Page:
Institute of Particle Process Engineering

DFG large-scale equipment computer tomography

Contact: Phlipp Grohn

Funding: DFG

The German Research Foundation (DFG) and the state of Rhineland-Palatinate have funded a new computed tomography laboratory with the TomoScope L computer tomography from Werth Messtechnik GmbH at the department of Mechanical Process Engineering.

The computer tomography is equipped with a dual X-ray tube system consisting of two transmission tubes (160 kV and 240 kV), each with a small focal spot (minimum focal spot diameter: 500 nm and 1.5 µm), and a high-resolution, large-area detector (approx. 400 mm x 400 mm with 4000 x 4000 pixels) (Figure 1). This configuration provides high, proven detail detectability of structures ≥ 1.1 µm and great flexibility to measure materials of different densities and sample thicknesses (e.g., aluminum, steel, titanium, ceramics, elastomers, hybrid plastics, fiberglass-reinforced plastics, etc.).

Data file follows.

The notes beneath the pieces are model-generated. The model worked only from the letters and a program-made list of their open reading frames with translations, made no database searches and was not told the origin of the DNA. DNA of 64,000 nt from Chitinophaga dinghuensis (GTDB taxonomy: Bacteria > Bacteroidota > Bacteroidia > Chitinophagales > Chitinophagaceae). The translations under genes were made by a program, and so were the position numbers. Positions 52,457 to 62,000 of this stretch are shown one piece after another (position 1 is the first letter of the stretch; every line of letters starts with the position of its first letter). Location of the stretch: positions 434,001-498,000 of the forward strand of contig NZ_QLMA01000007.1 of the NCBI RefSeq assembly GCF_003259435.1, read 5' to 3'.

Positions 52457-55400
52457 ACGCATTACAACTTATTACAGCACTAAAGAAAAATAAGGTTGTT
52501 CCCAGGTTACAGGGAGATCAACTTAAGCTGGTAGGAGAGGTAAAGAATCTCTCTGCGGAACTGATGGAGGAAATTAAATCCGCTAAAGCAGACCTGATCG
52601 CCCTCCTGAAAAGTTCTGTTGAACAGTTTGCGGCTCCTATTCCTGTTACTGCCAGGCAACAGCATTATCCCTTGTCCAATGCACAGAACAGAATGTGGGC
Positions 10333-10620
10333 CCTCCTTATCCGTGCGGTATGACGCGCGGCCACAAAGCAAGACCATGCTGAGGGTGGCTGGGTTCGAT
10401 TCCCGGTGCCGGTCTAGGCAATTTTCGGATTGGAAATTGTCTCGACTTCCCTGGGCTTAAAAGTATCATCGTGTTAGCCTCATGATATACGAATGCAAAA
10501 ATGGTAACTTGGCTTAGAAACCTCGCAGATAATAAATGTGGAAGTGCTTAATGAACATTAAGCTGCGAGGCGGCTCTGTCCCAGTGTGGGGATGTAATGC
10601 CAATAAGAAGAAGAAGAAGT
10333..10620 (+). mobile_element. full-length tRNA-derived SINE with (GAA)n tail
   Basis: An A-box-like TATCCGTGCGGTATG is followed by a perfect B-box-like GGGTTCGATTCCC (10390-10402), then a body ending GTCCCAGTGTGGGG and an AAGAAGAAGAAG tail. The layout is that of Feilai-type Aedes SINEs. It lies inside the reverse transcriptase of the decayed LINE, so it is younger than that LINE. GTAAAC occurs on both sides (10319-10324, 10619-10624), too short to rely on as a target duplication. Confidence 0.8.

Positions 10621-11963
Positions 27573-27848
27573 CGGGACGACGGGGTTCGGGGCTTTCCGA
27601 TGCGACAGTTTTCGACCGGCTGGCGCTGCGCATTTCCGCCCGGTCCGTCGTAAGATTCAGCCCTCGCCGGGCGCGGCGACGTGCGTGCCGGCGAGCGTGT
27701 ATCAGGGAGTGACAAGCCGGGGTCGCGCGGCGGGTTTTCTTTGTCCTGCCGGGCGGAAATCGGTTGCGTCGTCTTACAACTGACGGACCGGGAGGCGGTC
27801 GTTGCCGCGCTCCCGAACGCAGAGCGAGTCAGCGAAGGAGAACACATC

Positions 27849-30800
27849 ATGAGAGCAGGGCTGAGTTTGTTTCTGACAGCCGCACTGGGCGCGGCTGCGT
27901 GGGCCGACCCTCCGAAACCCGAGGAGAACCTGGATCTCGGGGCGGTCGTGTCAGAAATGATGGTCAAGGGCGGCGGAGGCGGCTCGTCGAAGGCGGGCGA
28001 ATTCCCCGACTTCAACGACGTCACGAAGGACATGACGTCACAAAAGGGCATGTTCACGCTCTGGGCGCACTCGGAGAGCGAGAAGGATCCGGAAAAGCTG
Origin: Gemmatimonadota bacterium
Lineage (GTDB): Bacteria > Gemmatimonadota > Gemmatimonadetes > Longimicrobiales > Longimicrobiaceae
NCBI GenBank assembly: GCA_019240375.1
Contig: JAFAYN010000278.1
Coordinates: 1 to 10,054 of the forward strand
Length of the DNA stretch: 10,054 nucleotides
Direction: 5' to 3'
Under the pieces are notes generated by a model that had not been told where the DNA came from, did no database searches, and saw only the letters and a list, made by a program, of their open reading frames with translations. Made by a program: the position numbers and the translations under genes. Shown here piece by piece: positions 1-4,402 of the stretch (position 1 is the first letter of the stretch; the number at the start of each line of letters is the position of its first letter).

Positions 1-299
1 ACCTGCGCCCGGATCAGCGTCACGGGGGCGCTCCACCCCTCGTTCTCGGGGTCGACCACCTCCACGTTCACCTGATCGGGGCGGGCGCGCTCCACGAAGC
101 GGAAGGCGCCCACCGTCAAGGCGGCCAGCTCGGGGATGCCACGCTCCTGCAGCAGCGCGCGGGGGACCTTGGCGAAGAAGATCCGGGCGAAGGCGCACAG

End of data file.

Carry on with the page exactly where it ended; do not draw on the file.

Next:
Micro-CT analyses are used for the following investigations:

  • Mechanisms of structure formation of agglomerates

Relationships between the parameters of agglomeration processes and the microstructure and mechanical properties of agglomerates are investigated.
Micro-CT analyses can be used to obtain the microstructure data (primary particle packing, porosity, binder distribution, size and shape of solid bridges, coating layer thickness) that significantly influence agglomerate deformation and fracture. From this, conclusions can be drawn about the mechanisms of agglomerate formation in different processes. Figure 2 shows the micro-CT image of an agglomerate.

These µCT data are important for generating the microstructure in the simulation. For the simulation, the discrete element method (Figure 3) coupled with computational fluid dynamics (DEM-CFD) are used.


  • Deformation and fracture behavior of particles and agglomerates

For modeling the deformation and fracture processes of particles and agglomerates, knowledge of the deformation (shape change) and fracture behavior (crack initiation locations, crack progression, size of fracture pieces) is necessary. These important data also serve to validate the DEM fracture models and can become with in-situ compression and tensile experiments of particles and agglomerates in the computer tomography.

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